The first day of my Easter fast was near agony. I was shocked at the intensity of my fears. It took every ounce of willpower to remain in that little room. The only reprieve was sleep but I was as confused at bedtime as I was when I first began. Upon awakening the next morning, I found my mind quieted. Weak, and fully in a water fasting state, there was a calm that had settled over my body, mind, and emotions. What I didn’t know at the time (and would not learn until two decades later), is that I am borderline OCD (Obsessive-Compulsive Disorder). Over the years, fasting has had the remarkable ability to slow down—at times, even stop—obsessive fears and negative thoughts, providing time to resolve each one peacefully and meditatively. Over the last twenty years, fasting has not only reduced the symptoms of OCD, but it has had a positive, permanent effect in managing obsessive thinking.
I spent the second day reading the bible and I found concentration much easier. Praying was clearer and less repetitive; instead of my mind going in circles, I was moving forward, resolving one fear after another, resulting in a growing feeling of peace. With peace came that all-important sensation of hope and expectation.
Day three was the strangest day of all. Everything I was reading in the bible made complete sense, like when you read something that you already know is true. All the doubts that had plagued me over the previous six months seemed toothless and silly. What’s more, they didn’t matter. I was connecting with the truth behind the words. Just days before, reading the bible was a tedious operation in exegesis, compulsively cross-referencing my New International Version of scripture with the huge Greek lexicon that sat by my pillow. I would read commentators’ differing views on anything that seemed vague or that contradicted the complex doctrinal ecosystem I was creating for myself. The process was obsessive, dry, and dead. But here I was, lying on my small cot, sipping water, while each passage overflowed with spiritual animation. I laughed hysterically; sometimes I had to stop because my vision was blurred by tears or, forgetting myself, I would jump out of bed, almost pass out, recover, and then run around my little room with arms upraised in pure childlike joy. This is how I remembered my first introduction to the bible, truth upon truth, building into a crescendo until I would be physically overcome, hugging myself, shaking with deep energies that can only be explained as communion with God.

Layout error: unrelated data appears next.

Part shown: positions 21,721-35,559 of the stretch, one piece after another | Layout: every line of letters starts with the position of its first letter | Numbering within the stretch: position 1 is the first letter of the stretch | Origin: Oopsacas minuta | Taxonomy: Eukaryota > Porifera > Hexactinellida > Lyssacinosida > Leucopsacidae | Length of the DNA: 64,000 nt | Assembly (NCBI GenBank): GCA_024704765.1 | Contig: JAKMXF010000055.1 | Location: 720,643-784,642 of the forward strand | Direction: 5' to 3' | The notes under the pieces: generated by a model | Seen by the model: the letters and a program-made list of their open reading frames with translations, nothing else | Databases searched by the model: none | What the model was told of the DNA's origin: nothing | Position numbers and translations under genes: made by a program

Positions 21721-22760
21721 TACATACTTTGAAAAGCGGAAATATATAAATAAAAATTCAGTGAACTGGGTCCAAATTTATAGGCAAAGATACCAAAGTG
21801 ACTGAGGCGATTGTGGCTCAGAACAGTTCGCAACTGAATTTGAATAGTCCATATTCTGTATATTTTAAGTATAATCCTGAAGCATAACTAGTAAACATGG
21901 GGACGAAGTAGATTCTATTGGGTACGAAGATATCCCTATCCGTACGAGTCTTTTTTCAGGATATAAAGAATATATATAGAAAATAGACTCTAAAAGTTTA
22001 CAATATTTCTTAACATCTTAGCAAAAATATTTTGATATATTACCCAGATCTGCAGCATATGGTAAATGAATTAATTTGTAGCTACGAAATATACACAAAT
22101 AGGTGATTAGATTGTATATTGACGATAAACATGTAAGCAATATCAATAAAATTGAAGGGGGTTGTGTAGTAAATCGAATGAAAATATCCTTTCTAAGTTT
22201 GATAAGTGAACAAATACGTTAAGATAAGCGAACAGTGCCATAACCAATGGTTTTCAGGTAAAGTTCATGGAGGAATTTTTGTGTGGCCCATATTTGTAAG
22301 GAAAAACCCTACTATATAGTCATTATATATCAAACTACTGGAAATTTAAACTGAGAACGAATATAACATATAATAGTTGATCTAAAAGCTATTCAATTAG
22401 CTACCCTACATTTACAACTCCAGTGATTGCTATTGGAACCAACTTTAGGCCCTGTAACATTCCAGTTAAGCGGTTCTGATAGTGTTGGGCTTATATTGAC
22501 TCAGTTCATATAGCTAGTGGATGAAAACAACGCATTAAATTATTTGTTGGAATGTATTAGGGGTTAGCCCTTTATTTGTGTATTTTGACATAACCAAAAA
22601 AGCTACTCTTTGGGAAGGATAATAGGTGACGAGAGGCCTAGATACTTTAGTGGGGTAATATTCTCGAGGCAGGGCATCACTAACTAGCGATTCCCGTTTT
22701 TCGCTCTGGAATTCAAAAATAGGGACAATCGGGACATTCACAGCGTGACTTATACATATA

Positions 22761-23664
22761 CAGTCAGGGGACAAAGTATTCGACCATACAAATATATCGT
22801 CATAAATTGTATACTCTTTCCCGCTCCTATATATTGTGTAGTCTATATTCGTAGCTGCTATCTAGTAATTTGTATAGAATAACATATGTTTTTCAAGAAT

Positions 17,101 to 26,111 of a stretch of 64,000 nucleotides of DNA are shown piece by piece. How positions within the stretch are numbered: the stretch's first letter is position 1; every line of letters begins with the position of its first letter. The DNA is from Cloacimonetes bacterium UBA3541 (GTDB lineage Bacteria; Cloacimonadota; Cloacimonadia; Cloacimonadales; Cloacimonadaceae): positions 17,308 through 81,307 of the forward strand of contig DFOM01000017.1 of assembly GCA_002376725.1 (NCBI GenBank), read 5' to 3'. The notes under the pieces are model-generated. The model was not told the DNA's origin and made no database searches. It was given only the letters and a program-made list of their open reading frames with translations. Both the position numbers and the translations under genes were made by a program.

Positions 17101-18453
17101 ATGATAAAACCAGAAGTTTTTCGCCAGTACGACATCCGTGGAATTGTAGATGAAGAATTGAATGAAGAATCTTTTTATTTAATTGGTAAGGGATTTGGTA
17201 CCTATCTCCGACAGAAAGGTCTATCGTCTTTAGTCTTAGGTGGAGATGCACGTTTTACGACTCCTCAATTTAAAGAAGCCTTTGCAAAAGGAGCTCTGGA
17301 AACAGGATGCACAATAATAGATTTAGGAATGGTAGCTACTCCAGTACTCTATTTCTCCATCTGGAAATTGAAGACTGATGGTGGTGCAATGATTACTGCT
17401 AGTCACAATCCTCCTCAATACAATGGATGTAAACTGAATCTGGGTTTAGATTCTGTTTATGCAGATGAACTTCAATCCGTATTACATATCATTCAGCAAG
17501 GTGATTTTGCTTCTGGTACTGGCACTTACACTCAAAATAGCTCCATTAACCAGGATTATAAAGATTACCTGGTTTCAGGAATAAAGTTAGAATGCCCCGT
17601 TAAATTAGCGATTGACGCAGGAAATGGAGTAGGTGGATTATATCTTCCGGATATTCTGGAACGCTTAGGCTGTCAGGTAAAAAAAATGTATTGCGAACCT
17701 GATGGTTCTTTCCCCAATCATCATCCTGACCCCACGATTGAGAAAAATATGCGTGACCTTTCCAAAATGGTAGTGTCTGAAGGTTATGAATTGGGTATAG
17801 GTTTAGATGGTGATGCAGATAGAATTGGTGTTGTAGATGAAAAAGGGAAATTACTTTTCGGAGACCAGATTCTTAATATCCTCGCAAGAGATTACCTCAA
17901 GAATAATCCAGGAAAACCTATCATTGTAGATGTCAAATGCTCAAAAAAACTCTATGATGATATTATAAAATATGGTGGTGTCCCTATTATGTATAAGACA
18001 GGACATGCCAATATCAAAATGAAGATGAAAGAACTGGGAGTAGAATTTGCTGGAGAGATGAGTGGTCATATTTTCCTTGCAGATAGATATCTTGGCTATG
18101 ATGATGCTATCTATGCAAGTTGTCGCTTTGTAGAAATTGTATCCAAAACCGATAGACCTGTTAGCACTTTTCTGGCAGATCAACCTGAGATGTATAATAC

Day four. I awoke weak but full of joy. Again, I felt the Spirit of the Lord everywhere; I was again tuned in to His presence. That morning, I drank the Kool-Aid and, just like the day I became a Christian, I heard God speak to me, the kind of communication that cannot be mistaken or forgotten. It was firm and final: “This is My Word.”
That was it. The demons were stilled, at least for now. It was irrelevant that I was holding the New International Version rather than the more literal New American Standard Version, or the old-school Christians’ preferred King James Version. I knew that God was not referring to my Greek lexicon or long-lost original manuscripts. He was not saying that I needed to learn Aramaic, Hebrew, and Greek. What He was talking about is the magic that happens when I sit down, open my heart in faith, and read whatever bible I happen to grab off the shelf. Just as God was able to speak through an unwashed donkey, He chose to speak through an imperfect medium of our modern English versions, translated from manuscripts that were copied from copies of copies of the original, inspired words of the imperfect authors of scripture. There was no theological explanation of the magic that could bridge the gap between the biblical authors’ mouths and my ears but, at that moment, I didn’t require one. All I needed was the confirmation from my Father that, even in 1984, He still speaks to His children. To me.
That four-day Easter fast resolved my first faith crisis but it wouldn’t be my last. Many times over the years, I have turned to the quiet sanctuary of fasting to slow down out-of-control, obsessive thinking and hear the voice of my Father. The challenge is to find the courage to face your doubts and fears. If you don’t, you will never know the peace of God, and will spend the rest of your life running, running, and more running.
Related Article: Going Dark While Fasting